Johnson waited in a heated anticipation, with every cell in his body pulsing with electricity (including the mucus and membrane encasing his throat, giving him a rough, guttural, growl of an intonation; Saturday was a hell of a day to accumulate such a horrible catarrh), and as he slowly approached the Ikea entrance, he grasped his returns, and came to terms with the fact that he may not make it out alive.
In heavy anticipation will I wait in this pool of corporate catarrh, dripping with business casual, fried by deadening artificial light, for Mr. Funnyshoes to burst into my office on horseback and take me away to a nameless land of endless sunlight and beaches.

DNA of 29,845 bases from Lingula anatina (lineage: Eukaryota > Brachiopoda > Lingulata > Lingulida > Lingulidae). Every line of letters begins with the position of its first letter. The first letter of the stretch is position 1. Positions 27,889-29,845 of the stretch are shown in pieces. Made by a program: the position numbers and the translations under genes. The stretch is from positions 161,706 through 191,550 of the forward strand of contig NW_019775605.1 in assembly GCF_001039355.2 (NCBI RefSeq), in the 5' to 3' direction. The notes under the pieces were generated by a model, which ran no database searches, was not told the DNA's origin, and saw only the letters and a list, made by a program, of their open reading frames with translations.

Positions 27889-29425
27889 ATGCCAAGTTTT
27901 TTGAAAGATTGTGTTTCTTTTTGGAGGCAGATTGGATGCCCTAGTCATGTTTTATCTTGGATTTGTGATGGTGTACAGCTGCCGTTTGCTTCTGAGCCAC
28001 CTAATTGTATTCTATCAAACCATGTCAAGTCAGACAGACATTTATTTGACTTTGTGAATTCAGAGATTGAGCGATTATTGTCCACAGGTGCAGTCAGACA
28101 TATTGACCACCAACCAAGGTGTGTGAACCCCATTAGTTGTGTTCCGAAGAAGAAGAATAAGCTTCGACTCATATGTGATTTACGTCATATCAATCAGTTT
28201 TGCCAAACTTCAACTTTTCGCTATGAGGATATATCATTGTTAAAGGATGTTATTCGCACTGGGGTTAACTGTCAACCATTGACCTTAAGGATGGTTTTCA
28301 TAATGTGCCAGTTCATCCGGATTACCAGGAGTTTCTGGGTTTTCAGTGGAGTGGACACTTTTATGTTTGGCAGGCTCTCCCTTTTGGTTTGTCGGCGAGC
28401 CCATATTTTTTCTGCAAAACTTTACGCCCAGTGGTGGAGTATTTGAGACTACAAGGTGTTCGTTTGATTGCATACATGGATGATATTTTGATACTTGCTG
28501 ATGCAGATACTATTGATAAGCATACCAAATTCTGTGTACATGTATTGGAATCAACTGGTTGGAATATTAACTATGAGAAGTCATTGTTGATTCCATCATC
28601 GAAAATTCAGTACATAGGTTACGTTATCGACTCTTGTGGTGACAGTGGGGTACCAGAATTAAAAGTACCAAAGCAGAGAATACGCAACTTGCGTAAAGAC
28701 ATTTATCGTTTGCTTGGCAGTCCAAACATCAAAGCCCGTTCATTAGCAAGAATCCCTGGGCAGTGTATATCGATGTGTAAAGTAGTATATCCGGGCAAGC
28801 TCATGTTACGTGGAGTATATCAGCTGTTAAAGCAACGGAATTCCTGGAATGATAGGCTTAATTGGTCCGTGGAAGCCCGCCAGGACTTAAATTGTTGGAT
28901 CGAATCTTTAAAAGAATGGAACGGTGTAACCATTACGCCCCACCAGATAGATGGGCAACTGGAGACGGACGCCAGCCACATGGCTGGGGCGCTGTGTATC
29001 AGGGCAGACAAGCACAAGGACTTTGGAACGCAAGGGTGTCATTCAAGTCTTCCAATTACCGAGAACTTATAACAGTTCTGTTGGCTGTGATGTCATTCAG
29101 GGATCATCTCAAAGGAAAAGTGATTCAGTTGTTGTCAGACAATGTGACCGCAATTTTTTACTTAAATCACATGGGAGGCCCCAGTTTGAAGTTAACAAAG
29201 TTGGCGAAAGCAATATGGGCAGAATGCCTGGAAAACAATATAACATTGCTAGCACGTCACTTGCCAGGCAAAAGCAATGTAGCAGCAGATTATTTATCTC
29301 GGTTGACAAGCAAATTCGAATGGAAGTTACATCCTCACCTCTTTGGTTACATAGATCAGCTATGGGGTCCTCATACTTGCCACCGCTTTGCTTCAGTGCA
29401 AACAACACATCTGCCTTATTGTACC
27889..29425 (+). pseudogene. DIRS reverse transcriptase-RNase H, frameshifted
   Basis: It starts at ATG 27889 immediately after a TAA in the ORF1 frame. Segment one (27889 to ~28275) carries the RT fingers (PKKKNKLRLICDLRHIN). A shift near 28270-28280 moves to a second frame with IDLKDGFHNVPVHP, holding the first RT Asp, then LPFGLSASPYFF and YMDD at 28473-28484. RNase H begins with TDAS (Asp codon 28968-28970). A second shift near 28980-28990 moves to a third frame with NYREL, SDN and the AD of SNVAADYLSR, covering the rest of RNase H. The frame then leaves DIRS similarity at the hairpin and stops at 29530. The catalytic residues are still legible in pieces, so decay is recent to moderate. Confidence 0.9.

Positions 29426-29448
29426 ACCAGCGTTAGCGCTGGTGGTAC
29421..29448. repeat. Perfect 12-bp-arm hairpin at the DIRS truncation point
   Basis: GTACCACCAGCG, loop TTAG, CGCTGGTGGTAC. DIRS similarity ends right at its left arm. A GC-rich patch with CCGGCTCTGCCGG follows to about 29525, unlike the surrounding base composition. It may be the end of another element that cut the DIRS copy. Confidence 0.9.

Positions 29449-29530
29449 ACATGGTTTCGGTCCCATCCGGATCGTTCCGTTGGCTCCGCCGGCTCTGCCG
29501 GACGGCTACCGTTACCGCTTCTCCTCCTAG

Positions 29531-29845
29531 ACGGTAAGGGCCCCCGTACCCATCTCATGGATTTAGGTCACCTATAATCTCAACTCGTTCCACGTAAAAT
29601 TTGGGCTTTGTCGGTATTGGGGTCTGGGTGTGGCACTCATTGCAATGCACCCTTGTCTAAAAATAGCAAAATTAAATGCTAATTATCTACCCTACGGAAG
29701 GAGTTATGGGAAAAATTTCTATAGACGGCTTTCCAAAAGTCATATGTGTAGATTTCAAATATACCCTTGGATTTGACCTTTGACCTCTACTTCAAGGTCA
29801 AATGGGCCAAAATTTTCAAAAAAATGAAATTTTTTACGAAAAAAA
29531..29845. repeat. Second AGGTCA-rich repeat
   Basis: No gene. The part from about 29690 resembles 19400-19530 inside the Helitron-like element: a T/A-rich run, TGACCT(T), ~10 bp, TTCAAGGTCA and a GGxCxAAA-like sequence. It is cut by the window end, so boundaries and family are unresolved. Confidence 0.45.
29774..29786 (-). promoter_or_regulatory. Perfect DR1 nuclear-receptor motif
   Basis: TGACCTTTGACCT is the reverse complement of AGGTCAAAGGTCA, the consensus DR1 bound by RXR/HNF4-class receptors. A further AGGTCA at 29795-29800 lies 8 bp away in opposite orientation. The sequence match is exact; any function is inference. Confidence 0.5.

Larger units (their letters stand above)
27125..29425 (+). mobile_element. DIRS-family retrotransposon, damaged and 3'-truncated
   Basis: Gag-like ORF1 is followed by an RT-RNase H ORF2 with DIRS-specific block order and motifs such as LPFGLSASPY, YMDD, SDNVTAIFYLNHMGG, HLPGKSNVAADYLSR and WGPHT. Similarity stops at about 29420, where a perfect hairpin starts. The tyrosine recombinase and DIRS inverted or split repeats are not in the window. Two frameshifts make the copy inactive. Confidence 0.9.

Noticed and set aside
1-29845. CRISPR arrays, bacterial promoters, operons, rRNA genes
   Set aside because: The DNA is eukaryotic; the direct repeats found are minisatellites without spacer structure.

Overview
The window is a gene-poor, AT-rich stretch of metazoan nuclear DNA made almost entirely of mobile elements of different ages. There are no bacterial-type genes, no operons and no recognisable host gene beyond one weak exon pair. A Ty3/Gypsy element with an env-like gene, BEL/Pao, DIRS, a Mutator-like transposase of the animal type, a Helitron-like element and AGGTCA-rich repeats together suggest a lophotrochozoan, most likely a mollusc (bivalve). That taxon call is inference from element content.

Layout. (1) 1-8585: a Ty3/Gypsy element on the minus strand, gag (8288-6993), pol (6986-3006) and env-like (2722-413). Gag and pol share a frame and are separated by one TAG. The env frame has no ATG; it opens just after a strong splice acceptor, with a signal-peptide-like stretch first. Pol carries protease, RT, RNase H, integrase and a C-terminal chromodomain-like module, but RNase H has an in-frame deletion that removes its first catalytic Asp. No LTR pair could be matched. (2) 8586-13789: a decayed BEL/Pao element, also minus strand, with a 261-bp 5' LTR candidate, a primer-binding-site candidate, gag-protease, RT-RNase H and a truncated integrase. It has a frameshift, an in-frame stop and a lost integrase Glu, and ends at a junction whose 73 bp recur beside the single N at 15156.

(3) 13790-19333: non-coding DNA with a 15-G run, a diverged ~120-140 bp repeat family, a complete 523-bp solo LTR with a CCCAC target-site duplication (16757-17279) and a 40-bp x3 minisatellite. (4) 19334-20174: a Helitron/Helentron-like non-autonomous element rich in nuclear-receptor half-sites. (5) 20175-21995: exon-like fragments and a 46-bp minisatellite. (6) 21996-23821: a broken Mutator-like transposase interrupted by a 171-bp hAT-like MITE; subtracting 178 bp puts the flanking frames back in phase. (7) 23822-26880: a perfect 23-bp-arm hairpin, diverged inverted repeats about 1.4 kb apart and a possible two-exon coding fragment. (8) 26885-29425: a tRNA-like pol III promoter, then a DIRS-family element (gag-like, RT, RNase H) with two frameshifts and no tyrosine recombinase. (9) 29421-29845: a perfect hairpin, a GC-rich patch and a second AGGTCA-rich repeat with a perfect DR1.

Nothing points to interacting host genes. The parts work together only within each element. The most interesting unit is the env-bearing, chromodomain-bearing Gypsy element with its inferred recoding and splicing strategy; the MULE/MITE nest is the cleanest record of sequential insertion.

I counted the seconds, waiting for my horrible workday to end. My anticipation nearly unbearable, I did the only thing I could think to do under the circumstances. I coughed up a catarrh of gargantuan proportions, right into my co-worker’s face (the one who eats so loudly that I want to wrap my hands around his neck and squeeze a la Homer Simpson) and claimed that I was sick and had to go to bed. And so I went home, put on my pajamas and went to bed.